The Evolution of The North Hagerstown HS Web Site
The body of this page is the text of a message I have sent previously,
but it has become the default response to "frequently asked questions"
on the NHHS Home Page.
(The site in this link does not resemble the site I created with my students). So pardon my posting a "form message," but it does save time. I hope it
contains information that you seek. Each reference to HTML has been made
active with a link to a different resource on how to write
Feel free to send additional questions my way, so just click on email@example.com.
Good luck in exploring and setting up a place on the Web. Please send our URL to other electronic mailing
lists and Usenet newsgroups you frequent! Thanks!
How did it all begin?
The Home Page was born out of the E-Mail essay exchange project, where
I would have the students write essays while I generated volunteers to
review and critique the essays by posting a "call for participants" on
listserves and newsgroups all over cyberspace. After I received e-mail
addresses from professors, students, and average people who wanted to read
and write about the students' work, I would upload the plain ASCII text
files the students had developed from floppy. These were done in cooperative
groups in our IBM lab. I uploaded/mailed them at home using America On-Line,
but the regular Internet mail programs can be adapted to achieve the same
thing. The idea was to get a wide readership and as many responses as possible.
Students kept track of their reviews in a folder, and we would often discuss
the comments that came to us from around the world.
Setting Up A Web Page
My best friend Steve, a programmer at Westinghouse (now Northrop-Grumman),
suggested I should post the essays to a web site that could be accessed
by cybersurfers 24 hours a day. It would mean one upload, and then we would
add and amend the page as the year progressed. Steve uses the Web and writes
Mark-up Language), the language web pages are written in, for his work,
so he was the one who set up the basic directory structure of our home
page. Then we spent six hours one Friday Night developing the pages. Here
are some of the steps we took.
Please note the following:
One does not need to be connected to the Internet to develop web pages.
In fact, it is best to compose "locally," meaning on one's own harddrive,
before uploading your finished product to the web server. This keeps phone
lines and bandwidth free. To compose locally and test one's page, simply
activate your text editor and your web browser simultaneously. Then bring
up your page within the browser to see how it looks. The editor HTML Assistant
allows for this utility. Once everything is set, then
upload to your site.
Finding A Host Computer
You will need an Internet service
provider (ISP) who gives/rents web space on his computer. (One can
also set up one's own server and place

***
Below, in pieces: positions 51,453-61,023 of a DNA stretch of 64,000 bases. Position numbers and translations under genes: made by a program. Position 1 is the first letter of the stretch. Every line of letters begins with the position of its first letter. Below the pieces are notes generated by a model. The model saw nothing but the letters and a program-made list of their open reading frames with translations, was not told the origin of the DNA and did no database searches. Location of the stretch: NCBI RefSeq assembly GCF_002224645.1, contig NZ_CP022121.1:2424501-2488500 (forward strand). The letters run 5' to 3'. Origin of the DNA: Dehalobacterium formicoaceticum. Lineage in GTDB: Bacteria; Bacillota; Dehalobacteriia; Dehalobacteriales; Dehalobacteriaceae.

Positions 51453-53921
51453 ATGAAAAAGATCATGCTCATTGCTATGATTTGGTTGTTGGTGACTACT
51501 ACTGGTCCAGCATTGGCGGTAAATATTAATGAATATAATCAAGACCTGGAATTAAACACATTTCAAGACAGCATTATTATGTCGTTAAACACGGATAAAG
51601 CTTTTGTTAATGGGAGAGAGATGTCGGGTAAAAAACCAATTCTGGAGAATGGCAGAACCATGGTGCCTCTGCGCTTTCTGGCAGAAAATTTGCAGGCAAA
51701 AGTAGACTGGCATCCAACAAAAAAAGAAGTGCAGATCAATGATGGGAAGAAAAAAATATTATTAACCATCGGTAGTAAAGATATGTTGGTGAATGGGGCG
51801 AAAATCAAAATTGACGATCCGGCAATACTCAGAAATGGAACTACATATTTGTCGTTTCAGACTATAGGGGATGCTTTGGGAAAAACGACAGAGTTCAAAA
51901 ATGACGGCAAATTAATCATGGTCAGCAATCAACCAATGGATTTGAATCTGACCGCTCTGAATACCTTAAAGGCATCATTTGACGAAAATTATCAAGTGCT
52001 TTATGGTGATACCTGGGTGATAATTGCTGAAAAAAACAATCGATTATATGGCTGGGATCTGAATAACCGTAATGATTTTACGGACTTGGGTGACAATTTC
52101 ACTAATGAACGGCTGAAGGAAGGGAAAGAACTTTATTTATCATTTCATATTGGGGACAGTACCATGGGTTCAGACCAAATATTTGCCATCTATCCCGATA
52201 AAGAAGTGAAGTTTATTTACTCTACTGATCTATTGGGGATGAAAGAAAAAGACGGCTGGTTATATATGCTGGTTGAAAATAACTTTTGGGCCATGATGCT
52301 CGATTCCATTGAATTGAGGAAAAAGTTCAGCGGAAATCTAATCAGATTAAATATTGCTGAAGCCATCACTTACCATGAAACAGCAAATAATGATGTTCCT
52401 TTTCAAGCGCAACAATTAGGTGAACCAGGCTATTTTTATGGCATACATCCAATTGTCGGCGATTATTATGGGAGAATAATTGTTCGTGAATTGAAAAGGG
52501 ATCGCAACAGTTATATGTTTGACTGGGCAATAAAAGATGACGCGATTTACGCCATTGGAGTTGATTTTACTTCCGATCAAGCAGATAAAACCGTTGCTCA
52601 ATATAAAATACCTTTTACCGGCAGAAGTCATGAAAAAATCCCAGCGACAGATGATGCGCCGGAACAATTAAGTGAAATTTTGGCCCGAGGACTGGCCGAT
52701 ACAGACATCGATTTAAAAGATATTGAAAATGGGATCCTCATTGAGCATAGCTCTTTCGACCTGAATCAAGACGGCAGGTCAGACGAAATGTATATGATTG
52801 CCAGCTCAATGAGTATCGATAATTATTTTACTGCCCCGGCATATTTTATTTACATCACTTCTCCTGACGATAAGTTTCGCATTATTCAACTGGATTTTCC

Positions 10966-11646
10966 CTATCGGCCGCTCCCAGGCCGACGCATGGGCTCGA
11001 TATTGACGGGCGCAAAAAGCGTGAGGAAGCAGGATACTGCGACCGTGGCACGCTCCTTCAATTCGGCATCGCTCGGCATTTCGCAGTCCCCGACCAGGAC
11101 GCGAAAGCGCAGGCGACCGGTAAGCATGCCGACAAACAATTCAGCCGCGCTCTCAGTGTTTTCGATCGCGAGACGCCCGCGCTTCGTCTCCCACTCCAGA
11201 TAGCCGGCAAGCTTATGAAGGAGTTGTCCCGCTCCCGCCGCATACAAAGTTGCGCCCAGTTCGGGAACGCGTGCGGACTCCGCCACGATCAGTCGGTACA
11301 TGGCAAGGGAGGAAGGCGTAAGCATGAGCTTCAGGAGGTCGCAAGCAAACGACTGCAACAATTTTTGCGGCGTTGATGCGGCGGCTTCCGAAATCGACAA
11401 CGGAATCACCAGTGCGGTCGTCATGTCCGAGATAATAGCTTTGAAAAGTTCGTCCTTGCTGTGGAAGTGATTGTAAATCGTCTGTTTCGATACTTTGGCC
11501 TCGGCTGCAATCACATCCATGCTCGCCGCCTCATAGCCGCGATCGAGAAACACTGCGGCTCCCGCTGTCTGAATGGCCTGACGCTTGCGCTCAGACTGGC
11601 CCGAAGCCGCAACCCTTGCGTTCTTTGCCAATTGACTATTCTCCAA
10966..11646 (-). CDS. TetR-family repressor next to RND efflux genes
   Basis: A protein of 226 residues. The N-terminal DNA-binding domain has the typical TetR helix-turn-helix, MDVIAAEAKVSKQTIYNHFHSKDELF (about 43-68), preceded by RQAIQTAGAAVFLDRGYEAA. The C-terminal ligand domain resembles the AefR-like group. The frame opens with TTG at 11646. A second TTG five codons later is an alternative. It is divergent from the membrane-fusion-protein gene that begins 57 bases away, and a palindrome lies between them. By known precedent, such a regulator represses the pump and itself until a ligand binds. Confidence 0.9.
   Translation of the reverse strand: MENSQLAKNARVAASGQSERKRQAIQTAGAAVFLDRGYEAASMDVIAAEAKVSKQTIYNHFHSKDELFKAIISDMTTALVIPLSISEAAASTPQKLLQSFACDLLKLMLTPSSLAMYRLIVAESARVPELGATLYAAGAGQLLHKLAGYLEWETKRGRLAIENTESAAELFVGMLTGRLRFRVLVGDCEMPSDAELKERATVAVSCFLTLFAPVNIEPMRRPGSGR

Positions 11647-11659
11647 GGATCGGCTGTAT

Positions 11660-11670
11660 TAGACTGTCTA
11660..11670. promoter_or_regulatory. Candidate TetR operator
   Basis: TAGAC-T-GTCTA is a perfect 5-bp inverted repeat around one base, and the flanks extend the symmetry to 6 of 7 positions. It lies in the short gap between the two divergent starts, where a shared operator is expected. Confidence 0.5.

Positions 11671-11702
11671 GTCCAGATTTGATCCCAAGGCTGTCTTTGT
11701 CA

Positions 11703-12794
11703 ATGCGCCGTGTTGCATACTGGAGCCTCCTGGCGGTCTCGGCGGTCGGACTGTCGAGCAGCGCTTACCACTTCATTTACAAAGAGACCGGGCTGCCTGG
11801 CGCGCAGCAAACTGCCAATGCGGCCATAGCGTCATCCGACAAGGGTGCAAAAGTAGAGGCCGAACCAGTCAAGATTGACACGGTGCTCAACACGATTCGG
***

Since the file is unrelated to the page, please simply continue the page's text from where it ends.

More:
the data there). Then upload text and GIF files to the /pub directories
on the ISP computer using FTP or any other downloading/uploading client
(a fancy term for "program"). Our pages reside on the Web server of Fred.net,
located in Frederick, MD. Your local college may allow this, or you may
need to go to a commercial provider.
What Does A Web Page Cost?
Frednet does not charge extra for Web space. To fully utilize the power
of the web, your Internet connection should be a SLIP
or PPP connection, which is also called a "direct" connection. It allows
the use of Netscape or other Mosaic-like
browsers, which permit the viewing of graphics as well as text. For educators,
Netscape is free, and it is considered to be the best browser out right
now, but many newer browsers are being designed to outdo Netscape. If you
are using a dial-up connection, you can access the text of the Web through
LYNX, but in spite of its speed, it lacks the versatility needed to write
home pages and view graphics.
How can I learn more about
Any bookstore will have a computer section with books on the World Wide
web and how to write HTML.
The language is surprisingly simple, and does not need any special software
to write. There are software/shareware programs out there on the Net now
that act as word processors for HTML:
is one, HTML Assistant is another.
The most popular HTML for many is Hot
Dog, which can handle HTML 3.0 and Netscape extensions. It is available
on a trial basis for 30 days. There are also many Web sites that have primers
on how to write HTML. Start by clicking on the ever-ubiquitous Yahoo.
All you need is there. Also, the text-based browser LYNX has its own on-line
HTML primer and quick reference. Simply hit H for "help" to locate this
document. Once can use the "screen capture" utility on the communications
software to capture the text.
How can I place graphics on my page?
The use of graphics is one reason the web is so popular, but it also has
a tendency to slow things down. When the NHHS website was first born, we
used a simple hand-held black & white scanner to generate our own original
graphics. You can also get stock
icons on the web itself, CD ROM or from shareware programs. Just watch
the size. We didn't want graphics that took too long to download. They
are neat, but not everyone wants to wait for a 100KB picture of my school
to download, especially if one is not browsing with Netscape, which allows
for interaction with the document before the graphic is done downloading.
The opening logo was a scan of our 1991 yearbook. We then imported
the scan into Windows, and colorized
it using Paintbrush. This was like microsurgery because any little hole
in the black outline made the color bleed to the whole picture. Fun, but